E-mail recently from one of our outstanding first-year fellows:
I’ve heard you recommended against the use of MAC [M. avium complex] prophylaxis in most settings in the modern HAART era. We admitted a 21yo F patient, non-compliant with meds, with a CD4 of 2. She has poor tolerance of pills in general which has been a major obstacle to her care. Would you recommend against the use of MAC ppx in this patient? Even with a CD4 of 2?
It’s a great question, notwithstanding the use of the term “HAART”. (I think she did that just to bug me).
In general, I’m not recommending MAC prophylaxis anymore, and here’s why:
- It’s never been proven necessary in the modern ART era. For the record, this is the most relevant placebo-controlled trial, and it enrolled patients from 1992-1994—eons ago, ART-wise (only available HIV therapies were NRTIs). There’s certainly no controlled clinical trial since 1996, when effective ART became widely available. This observational study from the HIV Outpatient Study (too bad it wasn’t the MACs cohort, ha ha) didn’t find any benefit, and this one from the early ART era was conducted in 1996-1997, a time when virologic suppression rates in clinical cohorts was 20-30%. Please tell me if I’m wrong and there are other more relevant studies.
- Effective HIV therapy reduces MAC risk much more than azithromycin ever did. Disseminated MAC was, along with CMV retinitis, one of those dreaded “final common pathway” OIs that occurred late in HIV disease, almost exclusively in patients with longstanding severe immunosuppression. The incidence of both of these conditions—especially if you limit diagnoses to non-IRIS cases—has dropped dramatically.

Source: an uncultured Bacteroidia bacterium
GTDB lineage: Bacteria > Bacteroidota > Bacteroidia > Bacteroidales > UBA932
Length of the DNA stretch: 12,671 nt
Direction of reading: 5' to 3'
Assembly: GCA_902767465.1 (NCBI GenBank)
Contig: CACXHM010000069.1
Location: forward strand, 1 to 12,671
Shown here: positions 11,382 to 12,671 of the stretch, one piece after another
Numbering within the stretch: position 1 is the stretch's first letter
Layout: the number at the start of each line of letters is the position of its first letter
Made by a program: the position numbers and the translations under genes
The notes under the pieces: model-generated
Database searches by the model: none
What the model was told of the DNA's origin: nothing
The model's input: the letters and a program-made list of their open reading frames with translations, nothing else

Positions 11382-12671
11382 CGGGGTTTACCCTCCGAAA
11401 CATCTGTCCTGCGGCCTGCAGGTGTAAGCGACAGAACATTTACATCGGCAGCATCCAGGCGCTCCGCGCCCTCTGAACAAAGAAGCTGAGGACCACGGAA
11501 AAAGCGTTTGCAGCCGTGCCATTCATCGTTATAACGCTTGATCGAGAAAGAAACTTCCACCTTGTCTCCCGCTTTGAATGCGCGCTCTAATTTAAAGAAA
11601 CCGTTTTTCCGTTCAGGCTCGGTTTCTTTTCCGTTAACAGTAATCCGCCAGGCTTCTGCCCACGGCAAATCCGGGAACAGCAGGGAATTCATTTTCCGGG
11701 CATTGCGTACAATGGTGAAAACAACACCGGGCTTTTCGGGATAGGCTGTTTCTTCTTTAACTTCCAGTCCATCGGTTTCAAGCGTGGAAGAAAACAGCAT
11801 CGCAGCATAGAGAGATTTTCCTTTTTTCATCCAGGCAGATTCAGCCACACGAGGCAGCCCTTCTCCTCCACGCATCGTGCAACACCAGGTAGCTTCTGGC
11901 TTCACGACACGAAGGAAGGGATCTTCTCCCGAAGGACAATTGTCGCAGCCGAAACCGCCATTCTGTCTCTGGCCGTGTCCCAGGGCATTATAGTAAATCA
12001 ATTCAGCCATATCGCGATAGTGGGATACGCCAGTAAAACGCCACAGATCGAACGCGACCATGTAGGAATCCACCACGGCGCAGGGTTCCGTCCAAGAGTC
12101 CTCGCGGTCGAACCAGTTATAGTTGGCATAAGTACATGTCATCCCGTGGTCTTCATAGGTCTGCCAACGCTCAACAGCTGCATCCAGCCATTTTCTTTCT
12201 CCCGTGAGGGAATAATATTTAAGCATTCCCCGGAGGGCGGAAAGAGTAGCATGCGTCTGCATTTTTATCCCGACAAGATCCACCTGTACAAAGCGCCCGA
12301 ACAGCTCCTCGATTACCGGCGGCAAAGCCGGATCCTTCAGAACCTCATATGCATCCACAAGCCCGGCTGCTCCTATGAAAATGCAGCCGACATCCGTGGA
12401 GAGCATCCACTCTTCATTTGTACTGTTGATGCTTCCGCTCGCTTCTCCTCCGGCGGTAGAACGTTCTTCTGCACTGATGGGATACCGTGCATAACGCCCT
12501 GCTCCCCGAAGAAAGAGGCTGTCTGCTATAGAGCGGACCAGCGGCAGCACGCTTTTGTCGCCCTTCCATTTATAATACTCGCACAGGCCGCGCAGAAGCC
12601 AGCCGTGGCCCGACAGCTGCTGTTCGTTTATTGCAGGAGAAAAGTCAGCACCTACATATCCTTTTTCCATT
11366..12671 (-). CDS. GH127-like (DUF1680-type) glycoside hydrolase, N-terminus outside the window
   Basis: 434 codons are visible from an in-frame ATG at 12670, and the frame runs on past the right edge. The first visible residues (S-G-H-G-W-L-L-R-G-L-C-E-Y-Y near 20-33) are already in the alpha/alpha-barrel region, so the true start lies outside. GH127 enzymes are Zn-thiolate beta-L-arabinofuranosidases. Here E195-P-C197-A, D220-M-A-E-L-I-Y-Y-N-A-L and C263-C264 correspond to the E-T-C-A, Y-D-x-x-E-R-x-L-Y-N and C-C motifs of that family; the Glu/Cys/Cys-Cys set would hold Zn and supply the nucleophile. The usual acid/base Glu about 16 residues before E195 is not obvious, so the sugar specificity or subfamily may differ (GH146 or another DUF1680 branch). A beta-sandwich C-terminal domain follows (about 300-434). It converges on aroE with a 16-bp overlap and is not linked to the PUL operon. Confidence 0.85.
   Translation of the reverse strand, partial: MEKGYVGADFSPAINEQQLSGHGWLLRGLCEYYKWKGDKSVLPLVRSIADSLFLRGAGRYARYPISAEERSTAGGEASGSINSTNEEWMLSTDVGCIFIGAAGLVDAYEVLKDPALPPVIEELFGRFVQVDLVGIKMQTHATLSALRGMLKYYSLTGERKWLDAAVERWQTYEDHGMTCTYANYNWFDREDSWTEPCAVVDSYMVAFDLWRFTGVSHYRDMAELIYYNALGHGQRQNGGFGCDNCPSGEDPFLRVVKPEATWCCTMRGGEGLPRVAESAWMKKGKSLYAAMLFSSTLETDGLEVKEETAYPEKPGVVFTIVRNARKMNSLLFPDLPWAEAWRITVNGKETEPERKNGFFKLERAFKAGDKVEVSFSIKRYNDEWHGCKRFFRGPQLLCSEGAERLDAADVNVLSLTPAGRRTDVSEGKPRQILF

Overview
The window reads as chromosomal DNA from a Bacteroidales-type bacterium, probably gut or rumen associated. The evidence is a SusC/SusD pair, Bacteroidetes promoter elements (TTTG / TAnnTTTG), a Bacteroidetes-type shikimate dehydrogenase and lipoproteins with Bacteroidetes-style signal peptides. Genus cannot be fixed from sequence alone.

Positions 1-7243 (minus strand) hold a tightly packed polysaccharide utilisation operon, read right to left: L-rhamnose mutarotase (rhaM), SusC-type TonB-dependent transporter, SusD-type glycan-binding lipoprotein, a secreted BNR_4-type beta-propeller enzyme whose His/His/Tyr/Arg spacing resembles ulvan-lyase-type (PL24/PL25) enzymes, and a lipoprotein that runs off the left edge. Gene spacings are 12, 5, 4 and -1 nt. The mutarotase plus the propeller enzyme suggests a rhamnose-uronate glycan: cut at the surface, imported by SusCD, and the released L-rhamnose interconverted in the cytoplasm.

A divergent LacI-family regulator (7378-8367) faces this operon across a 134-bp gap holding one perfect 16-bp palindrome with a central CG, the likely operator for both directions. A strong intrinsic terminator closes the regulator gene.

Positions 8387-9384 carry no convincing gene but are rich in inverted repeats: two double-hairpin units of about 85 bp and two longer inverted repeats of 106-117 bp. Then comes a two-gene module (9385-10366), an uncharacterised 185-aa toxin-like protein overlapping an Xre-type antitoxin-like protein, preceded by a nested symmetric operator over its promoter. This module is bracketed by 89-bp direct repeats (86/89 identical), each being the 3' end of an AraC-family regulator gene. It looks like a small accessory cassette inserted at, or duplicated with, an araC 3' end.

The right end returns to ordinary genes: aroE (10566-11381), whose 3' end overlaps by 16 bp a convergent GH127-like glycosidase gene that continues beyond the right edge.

- Some of these advanced disease patients may have undiagnosed MAC. It could be clinical or subclinical, and you wouldn’t want to give low-dose “monotherapy” to them anyway. They might develop MAC IRIS, but do we have any evidence that MAC prophylaxis prevents MAC IRIS?
- High-dose, weekly azithromycin has side effects. These are mostly GI side effects, and I’d argue anything that might make it tougher for someone with a CD4 < 50 to take ART is a bad thing.
- Any antibiotic administered chronically selects for resistance, will alter the “microbiome.” Although clinical studies of MAC prophylaxis didn’t find much macrolide resistance in M avium, resistance to macrolides among other bacteria is widespread. And one dose of an antibiotic can alter the microbiome.
- It costs money. Not a lot, but something. And if it’s not doing any good, or even worse, distracting someone from taking ART, it’s bad value.
So could there be anyone in whom I’d still recommend MAC prophylaxis? I suppose—but without much enthusiasm, and only if all the following criteria were met:
- Newly diagnosed with HIV, or newly ready to take ART.
- CD4 < 50.
- No clinical symptoms or signs consistent with MAC.
- Expresses strong commitment to taking ART now that he/she has this serious diagnosis (AIDS).
In these cases, one could argue that it’s possible that giving it would provide some benefit during this very vulnerable period. If the patient takes ART, furthermore, the CD4 will soon be above the threshold allowing discontinuation of primary MAC prophylaxis,
But I’d have a very low threshold for stopping it (any GI toxicity in particular) even before the CD4 cell count is > 100, and would make it abundantly clear that this patient’s true lifeline to health is HIV therapy.
So what about a controlled clinical trial? It’s never going to happen—the incidence of MAC is too low these days, so the sample size would need to be untenably large. Additionally, finding and enrolling patients who meet the CD4 entry criteria would be an enormous challenge. These are not the easiest patients to get into clinical trials.
So what say you, ID/HIV specialists—should we still be prescribing MAC prophylaxis?